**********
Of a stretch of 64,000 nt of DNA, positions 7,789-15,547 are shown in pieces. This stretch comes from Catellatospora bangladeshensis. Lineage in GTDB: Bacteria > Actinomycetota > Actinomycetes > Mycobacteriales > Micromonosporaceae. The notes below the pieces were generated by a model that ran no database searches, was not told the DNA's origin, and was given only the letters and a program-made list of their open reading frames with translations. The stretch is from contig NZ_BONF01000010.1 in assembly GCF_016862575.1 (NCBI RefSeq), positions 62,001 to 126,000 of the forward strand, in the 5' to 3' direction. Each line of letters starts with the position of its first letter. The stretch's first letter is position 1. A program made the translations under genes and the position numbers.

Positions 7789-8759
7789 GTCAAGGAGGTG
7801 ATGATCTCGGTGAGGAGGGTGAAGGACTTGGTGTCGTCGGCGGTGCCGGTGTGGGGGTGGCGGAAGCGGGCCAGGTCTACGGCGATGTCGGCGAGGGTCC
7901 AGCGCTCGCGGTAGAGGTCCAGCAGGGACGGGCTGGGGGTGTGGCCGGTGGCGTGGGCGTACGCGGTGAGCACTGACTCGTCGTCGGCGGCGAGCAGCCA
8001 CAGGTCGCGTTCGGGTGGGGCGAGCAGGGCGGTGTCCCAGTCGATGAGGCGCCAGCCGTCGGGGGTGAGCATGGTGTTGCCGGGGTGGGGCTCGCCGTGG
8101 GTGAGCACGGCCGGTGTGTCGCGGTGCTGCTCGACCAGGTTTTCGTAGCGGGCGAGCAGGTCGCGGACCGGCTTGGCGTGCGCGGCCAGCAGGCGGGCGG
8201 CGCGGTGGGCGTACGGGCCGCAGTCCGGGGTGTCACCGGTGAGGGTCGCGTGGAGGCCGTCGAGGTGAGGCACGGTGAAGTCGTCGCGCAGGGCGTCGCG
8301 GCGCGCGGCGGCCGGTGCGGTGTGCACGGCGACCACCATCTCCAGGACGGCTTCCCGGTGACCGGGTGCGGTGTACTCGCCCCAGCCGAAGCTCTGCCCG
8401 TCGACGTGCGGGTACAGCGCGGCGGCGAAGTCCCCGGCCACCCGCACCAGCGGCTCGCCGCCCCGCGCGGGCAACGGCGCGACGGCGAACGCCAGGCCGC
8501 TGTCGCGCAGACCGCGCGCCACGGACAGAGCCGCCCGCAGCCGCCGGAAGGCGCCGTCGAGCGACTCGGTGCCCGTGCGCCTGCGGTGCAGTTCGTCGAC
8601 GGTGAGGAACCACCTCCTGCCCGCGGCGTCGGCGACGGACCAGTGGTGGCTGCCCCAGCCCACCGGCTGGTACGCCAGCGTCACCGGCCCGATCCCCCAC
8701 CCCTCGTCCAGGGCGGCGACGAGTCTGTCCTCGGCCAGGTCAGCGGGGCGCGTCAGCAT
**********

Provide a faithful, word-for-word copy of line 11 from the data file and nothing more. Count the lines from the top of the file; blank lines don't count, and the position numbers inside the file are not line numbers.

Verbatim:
8501 TGTCGCGCAGACCGCGCGCCACGGACAGAGCCGCCCGCAGCCGCCGGAAGGCGCCGTCGAGCGACTCGGTGCCCGTGCGCCTGCGGTGCAGTTCGTCGAC